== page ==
Community well-being depends on access to quality health care and medical services, fields that have been transformed by the application of digital technologies.   Telemedicine, the provision of clinical healthcare conducted from a distant site using digital technologies, has become a widespread and growing practice: over 800,000 virtual consultations took place in 2015 and the Healthcare Trends Institute projects that this number will reach 7 million by 2018.  A growing number of insurance companies now reimburse their clients for telemedicine services, and even Medicare has begun to cover some telemedicine costs.

Telehealth applications - 2015
Telehealth applications – 2015

As more and more health services and medical practices come to depend on digital technologies, access to the internet and the ability to use it effectively play an increasingly large role in individual and community health.  Not only do doctors and medical technicians require sophisticated digital equipment and high speed, reliable connections to operate offices and clinics, but medical clerks, physicians assistants, and staff will be in ever-growing need of high speed connections and high level digital skills. The consumer must also become increasingly tech savvy in order to navigate medical information, make smart choices regarding healthcare, insurance, and medications, and access medical records or communicate with medical providers using online platforms.  Broadband access and digital skills are even linked to improved preventive health care, further making digital inclusion a matter of critical health importance.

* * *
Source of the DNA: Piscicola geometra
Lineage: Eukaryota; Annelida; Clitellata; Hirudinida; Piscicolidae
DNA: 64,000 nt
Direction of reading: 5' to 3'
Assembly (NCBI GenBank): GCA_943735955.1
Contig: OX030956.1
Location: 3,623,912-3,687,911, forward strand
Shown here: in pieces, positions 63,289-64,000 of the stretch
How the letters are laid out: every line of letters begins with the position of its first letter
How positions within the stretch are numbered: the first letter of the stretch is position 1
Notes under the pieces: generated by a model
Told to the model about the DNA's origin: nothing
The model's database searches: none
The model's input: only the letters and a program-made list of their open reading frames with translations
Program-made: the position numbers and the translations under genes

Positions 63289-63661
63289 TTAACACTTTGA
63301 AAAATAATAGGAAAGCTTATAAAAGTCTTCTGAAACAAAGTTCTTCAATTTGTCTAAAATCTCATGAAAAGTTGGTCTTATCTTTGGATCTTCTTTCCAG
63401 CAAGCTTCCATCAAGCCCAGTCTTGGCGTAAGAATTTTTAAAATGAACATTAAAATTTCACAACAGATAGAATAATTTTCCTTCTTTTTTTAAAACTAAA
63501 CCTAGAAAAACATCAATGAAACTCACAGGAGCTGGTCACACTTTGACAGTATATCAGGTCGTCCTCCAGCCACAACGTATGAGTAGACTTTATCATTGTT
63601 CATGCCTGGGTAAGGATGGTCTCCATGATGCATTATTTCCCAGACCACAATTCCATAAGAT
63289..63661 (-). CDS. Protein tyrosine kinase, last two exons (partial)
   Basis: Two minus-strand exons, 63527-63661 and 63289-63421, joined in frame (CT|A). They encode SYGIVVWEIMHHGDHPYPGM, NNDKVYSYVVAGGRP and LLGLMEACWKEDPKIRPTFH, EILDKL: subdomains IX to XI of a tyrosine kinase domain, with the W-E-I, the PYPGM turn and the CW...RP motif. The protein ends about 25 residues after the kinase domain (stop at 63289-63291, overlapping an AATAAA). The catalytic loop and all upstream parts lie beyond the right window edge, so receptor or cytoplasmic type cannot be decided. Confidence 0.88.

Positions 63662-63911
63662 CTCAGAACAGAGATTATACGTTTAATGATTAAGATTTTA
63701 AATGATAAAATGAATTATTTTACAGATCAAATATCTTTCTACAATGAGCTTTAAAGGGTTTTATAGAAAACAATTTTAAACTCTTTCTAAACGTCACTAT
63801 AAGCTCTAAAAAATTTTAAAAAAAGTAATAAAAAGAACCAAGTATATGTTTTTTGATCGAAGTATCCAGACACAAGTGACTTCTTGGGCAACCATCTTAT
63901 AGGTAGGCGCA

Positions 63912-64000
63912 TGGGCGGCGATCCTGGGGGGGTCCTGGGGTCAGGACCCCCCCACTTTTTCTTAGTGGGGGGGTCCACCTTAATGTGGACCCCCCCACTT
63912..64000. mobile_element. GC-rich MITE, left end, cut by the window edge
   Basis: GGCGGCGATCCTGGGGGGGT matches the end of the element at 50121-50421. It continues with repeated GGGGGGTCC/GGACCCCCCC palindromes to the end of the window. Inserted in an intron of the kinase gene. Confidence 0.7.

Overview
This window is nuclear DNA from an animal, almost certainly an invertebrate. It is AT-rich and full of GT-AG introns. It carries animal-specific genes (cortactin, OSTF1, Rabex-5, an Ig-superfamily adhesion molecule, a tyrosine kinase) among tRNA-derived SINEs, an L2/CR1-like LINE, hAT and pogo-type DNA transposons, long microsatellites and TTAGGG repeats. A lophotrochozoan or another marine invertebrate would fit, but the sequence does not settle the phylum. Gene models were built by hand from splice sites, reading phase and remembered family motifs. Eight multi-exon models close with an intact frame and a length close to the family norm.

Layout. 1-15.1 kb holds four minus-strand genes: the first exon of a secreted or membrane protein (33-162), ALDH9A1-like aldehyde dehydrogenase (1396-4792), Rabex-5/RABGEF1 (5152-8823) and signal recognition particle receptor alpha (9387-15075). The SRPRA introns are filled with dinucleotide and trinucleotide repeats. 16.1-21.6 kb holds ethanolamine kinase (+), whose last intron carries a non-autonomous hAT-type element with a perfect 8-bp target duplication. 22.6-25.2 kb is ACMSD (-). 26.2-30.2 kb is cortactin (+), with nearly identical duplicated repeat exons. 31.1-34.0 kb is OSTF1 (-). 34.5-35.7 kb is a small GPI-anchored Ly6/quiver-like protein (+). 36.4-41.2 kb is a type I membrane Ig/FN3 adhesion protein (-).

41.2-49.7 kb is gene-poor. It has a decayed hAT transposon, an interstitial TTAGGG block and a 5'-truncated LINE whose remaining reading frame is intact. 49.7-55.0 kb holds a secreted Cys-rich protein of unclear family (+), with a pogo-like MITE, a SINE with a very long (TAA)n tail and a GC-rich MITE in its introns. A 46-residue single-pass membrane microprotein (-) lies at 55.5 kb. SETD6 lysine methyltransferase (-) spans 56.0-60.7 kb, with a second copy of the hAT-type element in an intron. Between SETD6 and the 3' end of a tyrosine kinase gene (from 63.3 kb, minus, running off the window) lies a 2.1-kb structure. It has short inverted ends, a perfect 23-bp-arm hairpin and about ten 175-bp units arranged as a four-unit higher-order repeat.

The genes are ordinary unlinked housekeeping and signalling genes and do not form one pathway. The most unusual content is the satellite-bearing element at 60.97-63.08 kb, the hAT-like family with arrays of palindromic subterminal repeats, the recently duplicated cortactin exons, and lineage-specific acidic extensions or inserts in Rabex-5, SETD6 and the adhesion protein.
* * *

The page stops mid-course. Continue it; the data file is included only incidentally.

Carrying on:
In New Mexico, the New Mexico Telehealth Alliance advocates for the expansion and improvement of telehealth and telemedicine services in the state, promoting “integrating Telehealth into our healthcare delivery system to provide all New Mexican communities timely access to competent, reliable and affordable healthcare.”  They are currently working on increasing the use of high speed networks for tele health applications and looking at remote monitoring kiosks that could provide an easy and efficient way for physicians to measure patient indicators from remote settings.